It’s been four months (almost to the day) since I announced that I was swapping a Chevrolet LS V8 into my 1999 Porsche 911. I had never attempted such a massive project before, and I was totally clueless. Now that the project is finally done — and I’ve added up the costs — fixing what once was the cheapest Porsche 911 in the USA has cost way more than I ever expected.
The biggest expense of the project was the conversion kit, which includes an adapter to mate the aluminum V8 to the Porsche transmission, as well as a special mount arm to secure the engine to the chassis. There are several other bits that make this unlikely conversion possible — and since I wanted AC and power steering, the kit in its entirety totaled a whopping $7,322.00.
Sourcing a motor also proved expensive, as I was instructed that I needed to find an LS2 or LS3, since their aluminum blocks ensure they weigh roughly the same as the stock Porsche flat-6. I was also told that finding one of these engines being sold with its wiring harness, engine computer and throttle pedal would also help save me from buying extra parts. I eventually found a complete LS2 with all accessories out of a wrecked 2006 Corvette with 60,000 miles, and I had it shipped to my mechanic’s shop for $4,750.
Combined, these two bits were thousands more than what I paid for this tatty 911 with 248,000 miles in the first place. Once we un-boxed the kit, my mechanic — who certainly solidified his title of The Car Wizard after this project — realized how incomplete this kit was, and he was further shocked by the lack of instructions. Miraculously, he was able to figure it all out, but at great cost.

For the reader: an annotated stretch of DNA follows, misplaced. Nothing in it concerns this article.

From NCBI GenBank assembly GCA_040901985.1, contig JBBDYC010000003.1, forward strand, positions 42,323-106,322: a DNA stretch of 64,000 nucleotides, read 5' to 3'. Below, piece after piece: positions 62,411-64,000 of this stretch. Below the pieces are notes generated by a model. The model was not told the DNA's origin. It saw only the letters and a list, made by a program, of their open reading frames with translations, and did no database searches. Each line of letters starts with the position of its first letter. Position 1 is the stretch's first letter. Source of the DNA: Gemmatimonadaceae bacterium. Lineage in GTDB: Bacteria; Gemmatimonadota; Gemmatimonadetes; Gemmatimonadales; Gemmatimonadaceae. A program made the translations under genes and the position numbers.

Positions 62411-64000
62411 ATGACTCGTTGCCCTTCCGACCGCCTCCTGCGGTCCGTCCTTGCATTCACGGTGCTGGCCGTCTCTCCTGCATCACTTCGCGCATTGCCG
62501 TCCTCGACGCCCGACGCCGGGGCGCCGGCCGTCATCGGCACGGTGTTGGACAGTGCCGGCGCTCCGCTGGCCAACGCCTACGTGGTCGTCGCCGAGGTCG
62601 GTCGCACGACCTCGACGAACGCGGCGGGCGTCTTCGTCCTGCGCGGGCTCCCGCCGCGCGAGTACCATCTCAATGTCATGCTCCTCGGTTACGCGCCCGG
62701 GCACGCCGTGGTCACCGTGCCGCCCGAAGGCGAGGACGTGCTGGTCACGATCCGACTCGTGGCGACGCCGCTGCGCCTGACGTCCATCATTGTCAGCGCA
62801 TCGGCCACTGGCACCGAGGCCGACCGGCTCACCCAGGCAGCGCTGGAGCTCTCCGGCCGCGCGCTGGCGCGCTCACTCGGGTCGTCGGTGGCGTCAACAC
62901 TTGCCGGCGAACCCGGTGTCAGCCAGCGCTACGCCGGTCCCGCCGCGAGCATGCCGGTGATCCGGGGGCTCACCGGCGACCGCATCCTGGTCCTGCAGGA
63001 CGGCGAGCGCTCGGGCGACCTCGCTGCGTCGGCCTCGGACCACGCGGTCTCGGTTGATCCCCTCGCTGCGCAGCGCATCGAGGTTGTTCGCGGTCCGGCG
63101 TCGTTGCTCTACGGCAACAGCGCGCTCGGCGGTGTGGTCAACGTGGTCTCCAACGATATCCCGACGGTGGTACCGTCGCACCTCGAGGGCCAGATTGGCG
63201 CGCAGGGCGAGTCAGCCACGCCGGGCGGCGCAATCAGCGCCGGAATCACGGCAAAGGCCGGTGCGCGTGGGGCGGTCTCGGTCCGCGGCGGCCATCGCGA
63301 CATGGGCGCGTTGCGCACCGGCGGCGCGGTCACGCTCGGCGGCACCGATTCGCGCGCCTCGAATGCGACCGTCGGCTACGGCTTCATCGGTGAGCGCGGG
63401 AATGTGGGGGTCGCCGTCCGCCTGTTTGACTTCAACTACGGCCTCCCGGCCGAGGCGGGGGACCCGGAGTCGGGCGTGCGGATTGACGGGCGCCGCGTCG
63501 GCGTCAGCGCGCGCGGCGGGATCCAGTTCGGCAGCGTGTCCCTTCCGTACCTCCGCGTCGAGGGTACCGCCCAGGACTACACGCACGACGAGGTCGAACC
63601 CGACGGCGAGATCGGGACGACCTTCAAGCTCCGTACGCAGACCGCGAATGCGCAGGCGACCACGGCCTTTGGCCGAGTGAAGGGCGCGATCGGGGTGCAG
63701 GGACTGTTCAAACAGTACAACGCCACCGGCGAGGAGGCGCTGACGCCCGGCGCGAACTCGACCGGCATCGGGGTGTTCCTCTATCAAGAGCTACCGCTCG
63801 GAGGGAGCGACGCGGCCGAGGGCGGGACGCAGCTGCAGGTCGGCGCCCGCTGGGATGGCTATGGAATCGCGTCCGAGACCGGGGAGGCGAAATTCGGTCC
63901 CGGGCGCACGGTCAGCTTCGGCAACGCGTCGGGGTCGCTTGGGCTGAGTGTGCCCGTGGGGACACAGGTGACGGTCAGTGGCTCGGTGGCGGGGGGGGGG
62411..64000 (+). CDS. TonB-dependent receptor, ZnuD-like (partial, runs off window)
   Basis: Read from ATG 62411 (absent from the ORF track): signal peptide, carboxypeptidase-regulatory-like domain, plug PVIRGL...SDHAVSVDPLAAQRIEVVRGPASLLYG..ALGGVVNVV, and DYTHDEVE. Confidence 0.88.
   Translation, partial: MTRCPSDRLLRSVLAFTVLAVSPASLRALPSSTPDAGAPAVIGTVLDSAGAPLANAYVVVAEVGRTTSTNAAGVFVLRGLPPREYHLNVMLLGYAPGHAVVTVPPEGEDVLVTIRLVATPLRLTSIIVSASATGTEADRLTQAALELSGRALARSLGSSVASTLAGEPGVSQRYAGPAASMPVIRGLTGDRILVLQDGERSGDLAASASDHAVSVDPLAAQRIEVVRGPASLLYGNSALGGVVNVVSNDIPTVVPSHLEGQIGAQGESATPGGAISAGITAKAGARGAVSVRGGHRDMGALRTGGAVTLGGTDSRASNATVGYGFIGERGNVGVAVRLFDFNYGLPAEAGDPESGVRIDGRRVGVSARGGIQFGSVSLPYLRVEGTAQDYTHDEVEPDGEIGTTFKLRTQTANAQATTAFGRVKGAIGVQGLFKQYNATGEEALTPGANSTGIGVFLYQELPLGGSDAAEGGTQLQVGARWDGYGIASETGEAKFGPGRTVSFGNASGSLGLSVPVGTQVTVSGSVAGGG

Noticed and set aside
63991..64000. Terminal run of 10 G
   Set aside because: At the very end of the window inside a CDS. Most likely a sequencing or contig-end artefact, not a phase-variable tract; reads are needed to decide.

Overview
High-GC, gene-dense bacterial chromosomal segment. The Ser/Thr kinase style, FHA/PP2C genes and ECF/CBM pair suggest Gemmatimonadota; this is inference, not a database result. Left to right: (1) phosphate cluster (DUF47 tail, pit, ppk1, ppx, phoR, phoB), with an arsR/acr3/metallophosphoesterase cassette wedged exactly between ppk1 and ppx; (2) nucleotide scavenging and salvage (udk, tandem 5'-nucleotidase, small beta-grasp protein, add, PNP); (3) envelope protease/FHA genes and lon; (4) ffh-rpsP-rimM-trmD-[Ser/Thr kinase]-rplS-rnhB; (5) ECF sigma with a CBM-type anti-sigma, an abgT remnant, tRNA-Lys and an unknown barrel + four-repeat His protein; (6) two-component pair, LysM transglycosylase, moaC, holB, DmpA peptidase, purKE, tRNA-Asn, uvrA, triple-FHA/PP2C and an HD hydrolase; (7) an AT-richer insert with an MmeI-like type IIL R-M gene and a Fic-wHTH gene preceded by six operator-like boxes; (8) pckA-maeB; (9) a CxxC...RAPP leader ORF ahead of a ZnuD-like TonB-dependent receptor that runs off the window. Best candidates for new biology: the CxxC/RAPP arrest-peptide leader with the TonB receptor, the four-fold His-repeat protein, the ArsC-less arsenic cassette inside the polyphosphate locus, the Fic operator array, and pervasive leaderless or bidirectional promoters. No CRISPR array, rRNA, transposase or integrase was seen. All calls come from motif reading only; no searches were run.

It took another $3,867 in extra parts to complete the conversion — which coincidentally, nearly matches the $3,864 for the 85 hours in labor. The car wizard generously figured my help with the swap earned a $1,260 discount in the labor charges, and I sold the old broken 3.4-liter flat-6 for $1,500.
In total, I spent $17,043 on this conversion, which is enough to buy me nice Corvette C5 Z06. If you combine it with what I’ve invested in the 911 since I purchased it over a year ago, I could have bought a nice 996-chassis 911 Turbo. On paper, this makes me look like a lunatic, or a total idiot — or both. Thankfully, after the driving the finished project, I don’t have an ounce of regret.
While it’s difficult to prove that I’m not totally insane, I will have some data to back up my feeling of satisfaction. Before blowing the original engine, my Porsche had completed a dyno test, several quarter mile runs, and a fateful appearance on a road course. I plan to repeat every single test with the new engine, and I’m betting the performance difference will be impressive — perhaps even besting the Corvette and 911 Turbo I could have purchased for the same amount of money. Stay tuned … Find a 1999 Porsche 911 for sale
Tyler Hoover went broke after 10 years in the car business and now sells hamburgers to support his fleet of needy cars. He lives in Wichita, Kansas.